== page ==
The Security Dimensions of Environmental Policy
Canadian defence policy changes along with climate in the suddenly accessible Far North
On April 13, a patrol of Canadian Rangers arrived at Eureka, a remote weather station in the southwest part of Ellesmere Island.
For more than two weeks the patrol had been trekking across Canada's northern archipelago as part of Operation Nunalivut ("this land is ours"), a now-yearly exercise carried out by the Canadian Forces to assert the country's sovereignty in the High Arctic.
A month later, Prime Minister Stephen Harper and Minister of National Defence Peter McKay unveiled the latest iteration of the Canada First Defence Strategy.
The war in Afghanistan remains the focus. But the defence strategy also underlined a commitment to augmenting the Canadian Forces' capacity to "protect Canada's Arctic sovereignty and security."
While this hearkens back to the country's more traditional security concerns, it has been brought about by a very new security threat: that of climate change.
Arctic temperatures have been rising at almost twice the global average over the past 100 years, reducing sea ice by 2.7 per cent per decade. Under some scenarios, Arctic late-summer sea ice is projected to disappear almost entirely by the latter part of the 21st century.
With climate change increasing access to the Bering, Chukchi and Beaufort Seas, lucrative fisheries will develop as the ice recedes and cold-water fish move north.
The exploitation of the area's mineral deposits will become more cost-effective, and the region's vast oil and gas resources -- which are believed to account for one-quarter of the world's undiscovered reserves -- will ironically become more accessible due to climate change.
A well-publicized scramble for these resources is already underway, with Canada, Russia, the United States, Denmark and Norway all staking competing claims.
Russia has claimed rights over nearly half of the Arctic, and in August 2007 famously used a submarine to plant its flag on the seabed of the North Pole -- a move described by a U.S. state department official as an unacceptable land-grab. Such tensions and disagreements are becoming more commonplace. According to the New York Times, "Claims of expanded territory are being pursued the world over, but the Arctic Ocean is where experts foresee the most conflict."
Control of the Arctic's natural resources depends to a large extent on the 1994 United Nations Convention on the Law of the Sea, which set out legal controls for marine natural resources and pollution.
The convention established the right to a maritime border that encloses an exclusive economic zone of 200 nautical miles from the coast. Countries can also apply to extend their maritime sovereignty beyond the 200-mile limit if the edge of the continental shelf extends further.
Canada ratified the treaty in 2003, and in 2006 launched an ambitious mapping exercise to define its maritime border as far as possible across the continental shelf.
The scope is enormous; the extended shelf of the Arctic and Atlantic Oceans alone is roughly the combined size of Manitoba, Saskatchewan and Alberta.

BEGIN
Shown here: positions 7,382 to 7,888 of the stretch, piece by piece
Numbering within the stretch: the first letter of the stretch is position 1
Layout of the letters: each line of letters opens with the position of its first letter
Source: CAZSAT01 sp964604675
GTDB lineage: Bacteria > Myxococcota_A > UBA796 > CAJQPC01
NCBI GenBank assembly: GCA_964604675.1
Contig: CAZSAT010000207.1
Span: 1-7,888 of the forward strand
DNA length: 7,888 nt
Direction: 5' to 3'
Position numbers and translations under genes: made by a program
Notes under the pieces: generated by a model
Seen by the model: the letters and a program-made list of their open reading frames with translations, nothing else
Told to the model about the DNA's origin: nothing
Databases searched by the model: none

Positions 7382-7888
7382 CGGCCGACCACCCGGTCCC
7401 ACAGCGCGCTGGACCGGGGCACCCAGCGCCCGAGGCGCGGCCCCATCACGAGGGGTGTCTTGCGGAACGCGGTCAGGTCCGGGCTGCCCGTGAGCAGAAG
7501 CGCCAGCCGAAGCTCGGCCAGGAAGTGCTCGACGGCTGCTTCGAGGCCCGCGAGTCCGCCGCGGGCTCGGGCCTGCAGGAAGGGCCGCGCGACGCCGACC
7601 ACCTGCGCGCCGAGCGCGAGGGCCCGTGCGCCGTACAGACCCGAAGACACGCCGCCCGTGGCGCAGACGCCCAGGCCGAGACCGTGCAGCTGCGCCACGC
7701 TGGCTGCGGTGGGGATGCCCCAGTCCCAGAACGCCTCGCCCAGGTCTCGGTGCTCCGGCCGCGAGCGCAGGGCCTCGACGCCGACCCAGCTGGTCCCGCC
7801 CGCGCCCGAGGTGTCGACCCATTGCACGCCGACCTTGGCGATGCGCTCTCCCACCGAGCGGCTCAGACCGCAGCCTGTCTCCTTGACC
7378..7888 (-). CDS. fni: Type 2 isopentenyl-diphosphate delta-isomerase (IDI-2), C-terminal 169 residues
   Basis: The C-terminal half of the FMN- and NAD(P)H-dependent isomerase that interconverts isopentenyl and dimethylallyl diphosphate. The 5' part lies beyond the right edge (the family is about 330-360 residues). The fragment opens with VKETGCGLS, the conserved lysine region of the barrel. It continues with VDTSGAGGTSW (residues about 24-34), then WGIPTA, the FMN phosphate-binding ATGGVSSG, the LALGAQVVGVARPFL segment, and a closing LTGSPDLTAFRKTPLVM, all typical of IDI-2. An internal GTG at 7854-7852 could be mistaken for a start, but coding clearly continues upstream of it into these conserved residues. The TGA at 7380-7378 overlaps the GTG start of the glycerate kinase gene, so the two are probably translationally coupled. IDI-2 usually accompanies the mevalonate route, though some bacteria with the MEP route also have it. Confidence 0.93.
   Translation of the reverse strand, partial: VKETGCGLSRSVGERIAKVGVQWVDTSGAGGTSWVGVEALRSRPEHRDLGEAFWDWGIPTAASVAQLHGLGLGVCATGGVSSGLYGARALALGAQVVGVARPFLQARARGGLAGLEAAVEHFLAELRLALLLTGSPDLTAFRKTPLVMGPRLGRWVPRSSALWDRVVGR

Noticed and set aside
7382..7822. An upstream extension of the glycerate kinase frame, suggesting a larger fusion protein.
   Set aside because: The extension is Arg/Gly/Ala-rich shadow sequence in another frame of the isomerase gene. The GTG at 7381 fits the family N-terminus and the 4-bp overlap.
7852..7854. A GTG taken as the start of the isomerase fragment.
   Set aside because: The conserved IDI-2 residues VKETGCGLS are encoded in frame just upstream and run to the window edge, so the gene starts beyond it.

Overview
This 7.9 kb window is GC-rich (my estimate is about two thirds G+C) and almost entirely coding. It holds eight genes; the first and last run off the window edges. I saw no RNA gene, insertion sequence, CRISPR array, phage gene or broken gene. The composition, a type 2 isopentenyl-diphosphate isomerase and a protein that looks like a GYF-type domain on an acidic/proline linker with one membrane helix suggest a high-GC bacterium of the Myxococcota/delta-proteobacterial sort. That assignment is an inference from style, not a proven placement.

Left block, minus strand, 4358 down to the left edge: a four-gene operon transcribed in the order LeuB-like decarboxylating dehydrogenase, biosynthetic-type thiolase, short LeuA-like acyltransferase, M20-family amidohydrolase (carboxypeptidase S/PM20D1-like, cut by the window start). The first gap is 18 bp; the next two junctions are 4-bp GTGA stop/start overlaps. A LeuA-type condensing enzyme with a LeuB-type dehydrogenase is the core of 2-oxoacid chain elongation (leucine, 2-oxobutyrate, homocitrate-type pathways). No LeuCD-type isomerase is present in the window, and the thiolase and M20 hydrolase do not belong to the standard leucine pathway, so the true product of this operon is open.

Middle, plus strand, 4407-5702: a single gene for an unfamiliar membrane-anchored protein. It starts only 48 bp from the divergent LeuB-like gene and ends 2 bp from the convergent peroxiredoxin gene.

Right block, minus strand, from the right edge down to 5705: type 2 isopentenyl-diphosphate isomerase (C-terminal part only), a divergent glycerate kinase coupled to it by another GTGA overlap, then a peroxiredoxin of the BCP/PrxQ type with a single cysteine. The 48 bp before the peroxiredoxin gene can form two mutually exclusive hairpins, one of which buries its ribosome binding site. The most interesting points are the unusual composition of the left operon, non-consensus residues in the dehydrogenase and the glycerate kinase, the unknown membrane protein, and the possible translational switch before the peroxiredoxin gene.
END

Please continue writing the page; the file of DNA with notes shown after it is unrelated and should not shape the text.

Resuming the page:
Along with new access to rich natural resources, the Northwest Passage could become a commercially viable navigation channel within the next 20 years.
Successive Canadian governments have argued that the Northwest Passage is Canadian territory, and in the interest of North American security (and the environment) Canada should control traffic in the passage, as opposed to allowing unfettered access.
The government's position stands in contrast to that of other maritime countries. The United States, for example, believes the Northwest Passage should be open to international traffic, and that vessels need not obtain consent from Canada before travelling through the strait; acceptance of Canadian sovereignty over the strait could set a dangerous precedent for other, equally strategic waterways such as those in the South China Sea.
To back up its stake, the Canadian government is investing heavily in equipment and staff to bolster its presence in the region. It has committed to building six to eight navy patrol ships to guard the Northwest Passage, and in August 2007 the Prime Minister announced plans to build two military bases in the region: an army training centre for 100 troops in Resolute Bay, and a deep-water port at Nanisivik on Baffin Island.
When the patrols of Operation Nunalivut set out in late March for their trek across Canada's Arctic, the team was not strictly made up of military personnel.
While primarily a display of Canadian military presence in the region, this year's operation carried with it a scientific team assessing the characteristics and stability of the ice shelves on Northern Ellesmere Island - indicative of the close linkages between security and the environment in the region.
It is clear that the environment and its management can no longer be viewed as a "soft" policy area - it can also have real security implications. The Arctic is changing, and Canadian security policy is changing with it.
To quote Inuit activist Sheila Watt-Cloutier, "As long as it's ice, nobody cares except us, because we hunt and fish and travel on that ice. However, the minute it starts to thaw and becomes water, then the whole world is interested."
Alec Crawford is co-author of Change and the New Security Agenda: Implications for Canada's security and environment, a report prepared for the Winnipeg-based International Institute for Sustainable Development.
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